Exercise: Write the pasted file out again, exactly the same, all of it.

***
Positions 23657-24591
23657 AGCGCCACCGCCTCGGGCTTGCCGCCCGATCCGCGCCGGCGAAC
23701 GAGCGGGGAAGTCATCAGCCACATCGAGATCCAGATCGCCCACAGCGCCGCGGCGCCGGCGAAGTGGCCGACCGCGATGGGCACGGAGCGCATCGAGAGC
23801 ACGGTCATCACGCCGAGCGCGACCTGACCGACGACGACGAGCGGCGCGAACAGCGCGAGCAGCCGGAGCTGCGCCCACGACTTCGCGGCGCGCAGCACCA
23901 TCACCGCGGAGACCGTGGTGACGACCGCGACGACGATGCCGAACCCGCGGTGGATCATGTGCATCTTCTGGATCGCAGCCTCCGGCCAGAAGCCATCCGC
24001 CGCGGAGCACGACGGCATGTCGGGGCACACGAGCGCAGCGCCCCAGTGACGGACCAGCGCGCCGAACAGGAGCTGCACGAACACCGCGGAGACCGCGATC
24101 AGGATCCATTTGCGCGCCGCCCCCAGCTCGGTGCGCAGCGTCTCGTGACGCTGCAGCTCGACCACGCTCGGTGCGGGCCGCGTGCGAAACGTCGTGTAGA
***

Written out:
Positions 23657-24591
23657 AGCGCCACCGCCTCGGGCTTGCCGCCCGATCCGCGCCGGCGAAC
23701 GAGCGGGGAAGTCATCAGCCACATCGAGATCCAGATCGCCCACAGCGCCGCGGCGCCGGCGAAGTGGCCGACCGCGATGGGCACGGAGCGCATCGAGAGC
23801 ACGGTCATCACGCCGAGCGCGACCTGACCGACGACGACGAGCGGCGCGAACAGCGCGAGCAGCCGGAGCTGCGCCCACGACTTCGCGGCGCGCAGCACCA
23901 TCACCGCGGAGACCGTGGTGACGACCGCGACGACGATGCCGAACCCGCGGTGGATCATGTGCATCTTCTGGATCGCAGCCTCCGGCCAGAAGCCATCCGC
24001 CGCGGAGCACGACGGCATGTCGGGGCACACGAGCGCAGCGCCCCAGTGACGGACCAGCGCGCCGAACAGGAGCTGCACGAACACCGCGGAGACCGCGATC
24101 AGGATCCATTTGCGCGCCGCCCCCAGCTCGGTGCGCAGCGTCTCGTGACGCTGCAGCTCGACCACGCTCGGTGCGGGCCGCGTGCGAAACGTCGTGTAGA